For many of the younger generation in the EBM scene, this band seems like they've been around since the dawn of time. For those of us that grew up to this music through our teenage years they have legendary status. They took electronics and the attitude of the fading punk scene to create their staccato, writhing, throbbing, pulsating electronic loops and dominating vocal chants and created Electronic Body Music.
Originally formed in 1982 by Douglas McCarthy and Bon Harris. Many of us may remember feeling the music of this band take us away, sometimes in the early days of mosh pits alongside Ministry, Front 242 and others with memorable hits such as "Murderous", "Join in the Chant", "Lightning Man" and others. After a taste of these tracks we were hooked on this music and this band and since then have enjoyed each memorable album through their discography of That Total Age, Belief, Showtime, Ebbhead and Big Hit.
The years that followed saw the birth of a thriving industrial, gothic and EBM scene, but as the years went by, there was definitely something missing, one of the main founders of the EBM genre itself. Over the years the music scene has survived well, but after a decade of inactivity as a band (though many were active among other projects), they reunited for a show and decided to keep the spirit alive and bring together another album. Fifteen years since their last studio album we finally have Industrial Complex, appropriately named and sounding as if they never missed a day, picking right up where they left off with their previous work so many years ago. Readers and listeners should be very familiar with this band and related genres. Be sure to catch selections from the new album as well as many classics on the Gothic Paradise club mix radio show.
Industrial Complex - Review
As far as comeback albums go, this trio has done a pretty good job at it. Like was mentioned above, they really sound like they've just picked up where they left off with their previous album. It doesn't sound dated as if they were just trying to resurrect a hit from the past, but rather continue to move forward with their tried and true sound, though building on it as they've done before. And it's not just a short EP, or revisitation on past tracks, but a dozen brand new pieces that fans should really enjoy.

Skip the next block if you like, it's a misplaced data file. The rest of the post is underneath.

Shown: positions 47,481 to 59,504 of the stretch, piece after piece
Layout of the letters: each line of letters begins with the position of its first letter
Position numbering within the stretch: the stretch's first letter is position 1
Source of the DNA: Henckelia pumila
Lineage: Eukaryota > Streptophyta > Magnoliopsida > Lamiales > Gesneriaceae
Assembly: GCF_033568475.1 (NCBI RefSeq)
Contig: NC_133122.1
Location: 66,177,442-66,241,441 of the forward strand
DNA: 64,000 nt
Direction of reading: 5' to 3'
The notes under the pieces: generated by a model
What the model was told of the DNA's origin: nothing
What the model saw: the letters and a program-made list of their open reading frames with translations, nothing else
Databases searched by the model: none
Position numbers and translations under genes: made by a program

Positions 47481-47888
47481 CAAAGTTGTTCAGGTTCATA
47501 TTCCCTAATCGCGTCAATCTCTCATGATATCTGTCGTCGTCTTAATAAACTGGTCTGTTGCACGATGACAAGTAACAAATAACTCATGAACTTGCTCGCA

From the first pulsating synths and driving beats on "Promises", the sound is immediately recognizable, not just McCarthy's vocals, but all of the elements put together. This first track quickly became a favorite and through first few pieces I felt like a teenager again, discovering EBM for the first time all over again. The intensity and tempo is quite diverse on this album, definitely a contrast from their early work on That Total Age where it was just one driving chanting piece after another. The intensity on a few pieces are at this level such as the aforementioned "Promises" and "Down on Your Knees". The edgy driving mix of synths and drums comes out on slower-tempoed, yet high intensity pieces like "Never Kown" provide some diverse intensity. And something that seems a little rare is a slow, somber piece "Going Away". I would definitely say that Douglas McCarthy does not have what you would call a great voice, yet somehow he makes it work, it's more for the high energy, previously mentioned pieces, but when he sings this ballad, surprisingly enough, you can listen to it and enjoy it as Nitzer Ebb. This same downtempo ballad-like style appears later in the form of "I Am Undone" which does slowly build to a final driving climax.
We hear a few other diverse pieces on this disc before it wraps up. Favorites include pieces of all the different styles. For those that like to look back and enjoy the early days of driving EBM, "Promises", "Down on Your Knees", "I Don't Know You" and "Kiss Kiss Bang Bang" round out the anthem-like pieces. Other tracks are more melodic, but don't really lose the intensity much like "Once You Say", "Hit You Back" and "My Door Is Open". Another favorite of mine that doesn't seem like it fits on a Nitzer Ebb album at all is the finale "Traveling". It has a groovy little folk-like rhythm and melodic vocals that really rounds out the album nicely. I think this album was probably a big challenge for the band to come up with just the right material without disappointing old or new fans. Overall I think they've done a good job and I think they will find many new fans as well as pleasing those that have been around all these years.
Label: Major Records